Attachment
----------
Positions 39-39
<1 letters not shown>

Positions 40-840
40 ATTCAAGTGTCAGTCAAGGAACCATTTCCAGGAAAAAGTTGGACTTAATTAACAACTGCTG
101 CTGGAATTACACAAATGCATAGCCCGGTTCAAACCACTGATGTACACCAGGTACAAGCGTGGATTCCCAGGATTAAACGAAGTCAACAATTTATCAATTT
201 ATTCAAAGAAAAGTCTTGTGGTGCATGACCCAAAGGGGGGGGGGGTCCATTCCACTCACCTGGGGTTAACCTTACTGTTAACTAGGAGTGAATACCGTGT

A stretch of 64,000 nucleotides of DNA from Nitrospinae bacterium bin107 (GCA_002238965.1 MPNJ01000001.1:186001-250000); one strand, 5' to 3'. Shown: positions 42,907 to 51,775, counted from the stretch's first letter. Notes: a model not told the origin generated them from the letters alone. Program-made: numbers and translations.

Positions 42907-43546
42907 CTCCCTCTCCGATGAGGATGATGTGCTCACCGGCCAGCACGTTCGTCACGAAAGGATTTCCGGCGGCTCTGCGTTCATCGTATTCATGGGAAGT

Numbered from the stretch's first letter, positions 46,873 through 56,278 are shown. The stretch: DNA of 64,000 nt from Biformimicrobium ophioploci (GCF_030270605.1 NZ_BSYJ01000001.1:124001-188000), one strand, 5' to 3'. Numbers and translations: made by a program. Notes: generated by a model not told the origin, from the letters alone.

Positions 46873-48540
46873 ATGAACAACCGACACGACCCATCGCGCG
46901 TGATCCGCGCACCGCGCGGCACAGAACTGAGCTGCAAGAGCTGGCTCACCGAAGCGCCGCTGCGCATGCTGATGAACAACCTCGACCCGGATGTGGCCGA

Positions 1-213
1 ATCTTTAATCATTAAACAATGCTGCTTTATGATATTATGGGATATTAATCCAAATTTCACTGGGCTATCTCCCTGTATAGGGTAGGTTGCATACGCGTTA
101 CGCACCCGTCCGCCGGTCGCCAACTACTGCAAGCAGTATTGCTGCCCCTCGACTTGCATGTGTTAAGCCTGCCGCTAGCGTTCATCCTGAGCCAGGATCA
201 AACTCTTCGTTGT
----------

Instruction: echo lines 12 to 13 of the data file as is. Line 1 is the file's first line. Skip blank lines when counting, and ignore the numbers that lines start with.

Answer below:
46873 ATGAACAACCGACACGACCCATCGCGCG
46901 TGATCCGCGCACCGCGCGGCACAGAACTGAGCTGCAAGAGCTGGCTCACCGAAGCGCCGCTGCGCATGCTGATGAACAACCTCGACCCGGATGTGGCCGA